Monday, 25 November 2013

Teaching for Understanding...helping young skiers put skills into a context

rethinking how we are teaching skills

I just had a wonderful weekend in Edmonton.  Folks there had invited me to come up to work with a group of coaches on how to work with kids and to deliver a couple of NCCP coaching workshops.  Every time I do this sort of work I learn something new.  I try something different.  Although I plan out the details of the workshop I will lead, often, the input of participants leads me to a different place than where I had first thought I would go.  Thats what happenned this past weekend in Edmonton.  Here is the epiphany that followed.
So often when we teach skills to kids (or adults for that matter), we find a nice flat space to work with them, often this spaces has tracks and flat areas for skating. We work with them on diagonal striding without poles, or free skating.  I have done this alot - worked on basic technical points in isolation of terrain.  This weekend, as I was pulling together a little skills/error detection correction session, I thought about a body of literature that exists called Teaching Games for Understanding.   When I was undertaking a MSc Kinesiology at U of Calgary, I did some reading about this work as I was interested in advancing the effectiveness of coaching interactions on skill development in youth.  Games for Understanding focuses on the advancing instruction of sport by putting skill development in the context of the game.  Instead of just learning the forearm pass in volleyball in isolation in a drill, the forearm pass is taught in the context of tactics.  The big idea is that when a player understands where and when to use a forearm pass in a game, their readiness for learning is much greater.  The same idea applies well to cross country skiing.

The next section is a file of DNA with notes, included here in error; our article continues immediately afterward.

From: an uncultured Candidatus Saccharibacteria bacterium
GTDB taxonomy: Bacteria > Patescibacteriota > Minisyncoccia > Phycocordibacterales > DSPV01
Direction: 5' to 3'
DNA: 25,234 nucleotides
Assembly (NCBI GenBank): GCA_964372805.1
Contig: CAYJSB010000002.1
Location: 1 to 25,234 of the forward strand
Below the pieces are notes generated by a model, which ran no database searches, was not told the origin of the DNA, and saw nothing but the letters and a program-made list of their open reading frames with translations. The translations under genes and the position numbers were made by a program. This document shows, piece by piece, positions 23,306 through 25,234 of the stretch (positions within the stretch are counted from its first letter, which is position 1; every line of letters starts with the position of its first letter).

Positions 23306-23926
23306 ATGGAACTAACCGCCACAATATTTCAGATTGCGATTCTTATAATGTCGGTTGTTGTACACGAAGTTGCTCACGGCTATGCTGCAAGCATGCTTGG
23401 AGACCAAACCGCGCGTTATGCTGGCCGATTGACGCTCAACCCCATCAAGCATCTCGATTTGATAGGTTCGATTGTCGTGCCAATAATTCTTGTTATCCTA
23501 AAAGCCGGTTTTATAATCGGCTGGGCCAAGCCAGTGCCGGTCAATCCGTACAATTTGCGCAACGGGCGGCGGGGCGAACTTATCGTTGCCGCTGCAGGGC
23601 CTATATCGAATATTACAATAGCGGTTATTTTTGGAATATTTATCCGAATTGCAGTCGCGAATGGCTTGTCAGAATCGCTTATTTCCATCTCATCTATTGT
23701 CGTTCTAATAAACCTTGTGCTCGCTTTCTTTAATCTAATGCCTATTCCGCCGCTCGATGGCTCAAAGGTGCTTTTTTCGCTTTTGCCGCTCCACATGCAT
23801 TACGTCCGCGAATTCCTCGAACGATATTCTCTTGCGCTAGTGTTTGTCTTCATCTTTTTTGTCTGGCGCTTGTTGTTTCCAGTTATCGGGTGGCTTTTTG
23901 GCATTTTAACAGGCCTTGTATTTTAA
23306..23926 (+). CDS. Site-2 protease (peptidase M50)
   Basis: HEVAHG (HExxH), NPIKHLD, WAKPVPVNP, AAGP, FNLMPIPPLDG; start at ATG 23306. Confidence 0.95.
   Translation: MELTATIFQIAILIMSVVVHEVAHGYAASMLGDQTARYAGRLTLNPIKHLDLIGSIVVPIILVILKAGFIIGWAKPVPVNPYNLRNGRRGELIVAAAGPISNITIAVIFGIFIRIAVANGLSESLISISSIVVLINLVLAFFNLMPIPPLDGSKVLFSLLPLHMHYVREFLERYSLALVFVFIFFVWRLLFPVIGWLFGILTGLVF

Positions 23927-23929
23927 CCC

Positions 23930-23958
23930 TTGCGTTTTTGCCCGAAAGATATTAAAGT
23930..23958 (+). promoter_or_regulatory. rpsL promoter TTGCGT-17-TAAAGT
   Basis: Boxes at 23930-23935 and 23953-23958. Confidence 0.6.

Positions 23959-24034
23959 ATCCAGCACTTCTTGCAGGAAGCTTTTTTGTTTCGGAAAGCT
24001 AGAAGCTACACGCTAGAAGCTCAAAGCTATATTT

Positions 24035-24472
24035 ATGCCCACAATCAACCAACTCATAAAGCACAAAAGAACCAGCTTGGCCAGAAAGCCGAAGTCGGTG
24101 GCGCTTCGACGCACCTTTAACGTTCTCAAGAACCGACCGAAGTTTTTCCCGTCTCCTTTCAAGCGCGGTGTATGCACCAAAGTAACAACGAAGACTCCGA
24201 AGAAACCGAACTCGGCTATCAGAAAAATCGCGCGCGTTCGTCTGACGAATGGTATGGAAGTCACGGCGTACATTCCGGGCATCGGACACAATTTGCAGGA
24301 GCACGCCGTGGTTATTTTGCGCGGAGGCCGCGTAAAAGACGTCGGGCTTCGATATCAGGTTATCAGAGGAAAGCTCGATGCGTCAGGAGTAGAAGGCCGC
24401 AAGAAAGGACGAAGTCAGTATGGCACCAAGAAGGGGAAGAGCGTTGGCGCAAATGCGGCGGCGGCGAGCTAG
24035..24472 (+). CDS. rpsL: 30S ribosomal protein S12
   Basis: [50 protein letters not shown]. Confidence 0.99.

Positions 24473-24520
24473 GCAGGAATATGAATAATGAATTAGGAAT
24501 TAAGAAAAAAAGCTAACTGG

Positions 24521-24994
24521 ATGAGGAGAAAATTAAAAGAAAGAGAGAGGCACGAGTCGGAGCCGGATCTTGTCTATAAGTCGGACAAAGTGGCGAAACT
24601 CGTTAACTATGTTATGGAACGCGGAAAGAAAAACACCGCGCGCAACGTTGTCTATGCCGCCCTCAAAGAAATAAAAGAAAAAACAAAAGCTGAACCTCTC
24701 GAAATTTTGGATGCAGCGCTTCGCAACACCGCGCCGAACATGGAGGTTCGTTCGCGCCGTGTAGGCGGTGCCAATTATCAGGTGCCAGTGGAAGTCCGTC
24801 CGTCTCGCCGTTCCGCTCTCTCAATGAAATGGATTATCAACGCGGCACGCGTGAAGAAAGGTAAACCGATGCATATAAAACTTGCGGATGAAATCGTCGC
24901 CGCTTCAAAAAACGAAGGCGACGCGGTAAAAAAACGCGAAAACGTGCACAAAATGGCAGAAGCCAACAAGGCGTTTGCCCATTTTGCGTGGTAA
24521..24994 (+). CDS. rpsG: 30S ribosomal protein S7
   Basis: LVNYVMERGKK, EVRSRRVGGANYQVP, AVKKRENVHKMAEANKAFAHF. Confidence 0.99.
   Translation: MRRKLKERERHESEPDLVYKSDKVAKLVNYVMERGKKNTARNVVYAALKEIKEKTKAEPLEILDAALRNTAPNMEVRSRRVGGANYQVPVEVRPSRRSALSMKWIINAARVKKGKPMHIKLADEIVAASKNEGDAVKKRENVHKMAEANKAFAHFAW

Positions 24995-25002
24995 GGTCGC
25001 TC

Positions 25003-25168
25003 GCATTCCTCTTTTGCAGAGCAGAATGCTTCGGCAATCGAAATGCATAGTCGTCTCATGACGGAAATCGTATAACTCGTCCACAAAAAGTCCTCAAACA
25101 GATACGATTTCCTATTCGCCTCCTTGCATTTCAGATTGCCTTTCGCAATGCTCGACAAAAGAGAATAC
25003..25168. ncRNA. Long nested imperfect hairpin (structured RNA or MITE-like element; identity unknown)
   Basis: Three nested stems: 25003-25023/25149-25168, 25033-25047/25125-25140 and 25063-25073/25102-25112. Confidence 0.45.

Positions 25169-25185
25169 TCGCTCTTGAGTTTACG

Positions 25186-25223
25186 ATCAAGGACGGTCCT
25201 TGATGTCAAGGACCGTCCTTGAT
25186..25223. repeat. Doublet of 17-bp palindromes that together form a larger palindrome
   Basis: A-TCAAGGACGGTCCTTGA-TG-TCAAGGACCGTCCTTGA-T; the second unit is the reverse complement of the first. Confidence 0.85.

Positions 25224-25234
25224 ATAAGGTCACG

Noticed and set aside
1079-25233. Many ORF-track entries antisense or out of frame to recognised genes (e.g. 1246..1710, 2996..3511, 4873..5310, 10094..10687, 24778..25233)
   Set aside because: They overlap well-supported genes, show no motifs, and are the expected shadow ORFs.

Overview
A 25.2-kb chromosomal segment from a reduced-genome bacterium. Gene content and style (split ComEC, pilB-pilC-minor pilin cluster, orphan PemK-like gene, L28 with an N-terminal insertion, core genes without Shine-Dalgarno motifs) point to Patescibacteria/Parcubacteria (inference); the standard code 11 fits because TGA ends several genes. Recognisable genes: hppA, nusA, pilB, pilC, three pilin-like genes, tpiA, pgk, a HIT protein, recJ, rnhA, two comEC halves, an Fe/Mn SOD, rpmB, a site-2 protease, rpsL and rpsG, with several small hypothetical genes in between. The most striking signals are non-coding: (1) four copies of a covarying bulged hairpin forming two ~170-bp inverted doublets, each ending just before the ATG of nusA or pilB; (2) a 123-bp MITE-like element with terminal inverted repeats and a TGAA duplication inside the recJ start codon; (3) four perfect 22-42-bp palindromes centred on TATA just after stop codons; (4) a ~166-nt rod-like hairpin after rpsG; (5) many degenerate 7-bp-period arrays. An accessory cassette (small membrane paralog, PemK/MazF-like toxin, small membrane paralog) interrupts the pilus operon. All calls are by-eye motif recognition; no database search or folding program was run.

Why is it that we teach free skating on a stretch of trail back and forth, watch it on video, look at joint angles, body position - all of the technical pieces.  Then during a race, particularly with adolescents, they don't perform the skill in the context of the terrain where is optimally performed. With the games for understanding approach, ski skills would be taught more explicitly within the context of the race or of the terrain in which it should be used.  This seems common sense, but its not what I have done most of over time.  When I have worked on weight shift and diagonal striding, I have typically done this on flat terrain or gently rolling terrain.  It worked for my purpose, I wanted to have athletes experience some success in getting a feeling for what gliding on one ski at a time felt like.  There is nothing wrong with doing this.  However, it does present an out of context learning situation for young learners when we teach them a skill like diagonal striding on flat ground which in the context of a race, we ask kids to mostly perform on a climb. I know what I emphasize is that diagonal striding is our climbing gear.  It makes me think, why is it that I didnt do most of my instruction on a climb when focusing on diagonal striding instead of flat ground.  Not many of the fastest skiers diagonal stride on flat ground.  They double pole on flat ground.